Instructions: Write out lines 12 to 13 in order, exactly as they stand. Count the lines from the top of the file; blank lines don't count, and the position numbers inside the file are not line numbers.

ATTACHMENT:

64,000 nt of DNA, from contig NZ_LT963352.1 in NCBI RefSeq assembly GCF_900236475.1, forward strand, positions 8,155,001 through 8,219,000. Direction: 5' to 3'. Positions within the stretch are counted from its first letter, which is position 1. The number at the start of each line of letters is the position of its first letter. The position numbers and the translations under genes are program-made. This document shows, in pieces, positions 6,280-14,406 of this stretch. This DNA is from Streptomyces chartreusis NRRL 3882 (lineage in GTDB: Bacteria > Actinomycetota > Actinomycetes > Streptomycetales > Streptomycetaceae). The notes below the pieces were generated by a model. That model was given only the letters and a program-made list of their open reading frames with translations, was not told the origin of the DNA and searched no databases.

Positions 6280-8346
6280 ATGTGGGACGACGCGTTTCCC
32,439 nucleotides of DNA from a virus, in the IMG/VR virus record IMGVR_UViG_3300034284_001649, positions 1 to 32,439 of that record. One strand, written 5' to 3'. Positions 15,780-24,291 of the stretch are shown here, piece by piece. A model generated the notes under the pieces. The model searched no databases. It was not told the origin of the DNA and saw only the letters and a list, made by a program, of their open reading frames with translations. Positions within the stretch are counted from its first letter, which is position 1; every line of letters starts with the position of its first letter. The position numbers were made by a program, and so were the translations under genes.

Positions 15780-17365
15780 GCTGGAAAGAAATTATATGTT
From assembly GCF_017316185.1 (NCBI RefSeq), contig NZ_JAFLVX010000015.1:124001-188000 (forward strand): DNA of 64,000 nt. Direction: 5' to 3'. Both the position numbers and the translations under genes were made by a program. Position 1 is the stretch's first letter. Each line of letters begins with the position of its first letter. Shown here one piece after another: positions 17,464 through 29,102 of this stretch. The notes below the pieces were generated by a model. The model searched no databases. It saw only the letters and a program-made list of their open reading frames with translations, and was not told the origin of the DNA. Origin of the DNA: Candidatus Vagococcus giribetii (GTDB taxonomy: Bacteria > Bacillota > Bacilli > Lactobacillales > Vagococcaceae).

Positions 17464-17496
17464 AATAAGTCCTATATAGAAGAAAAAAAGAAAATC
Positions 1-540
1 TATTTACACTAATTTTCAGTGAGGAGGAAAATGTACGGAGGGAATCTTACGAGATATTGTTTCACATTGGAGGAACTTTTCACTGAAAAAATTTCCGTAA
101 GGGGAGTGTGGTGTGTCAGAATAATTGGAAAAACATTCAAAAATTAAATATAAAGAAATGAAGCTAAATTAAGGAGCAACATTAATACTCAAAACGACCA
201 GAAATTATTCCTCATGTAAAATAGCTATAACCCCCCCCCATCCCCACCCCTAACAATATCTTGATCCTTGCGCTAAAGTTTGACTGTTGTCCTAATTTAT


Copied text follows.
101 GGGGAGTGTGGTGTGTCAGAATAATTGGAAAAACATTCAAAAATTAAATATAAAGAAATGAAGCTAAATTAAGGAGCAACATTAATACTCAAAACGACCA
201 GAAATTATTCCTCATGTAAAATAGCTATAACCCCCCCCCATCCCCACCCCTAACAATATCTTGATCCTTGCGCTAAAGTTTGACTGTTGTCCTAATTTAT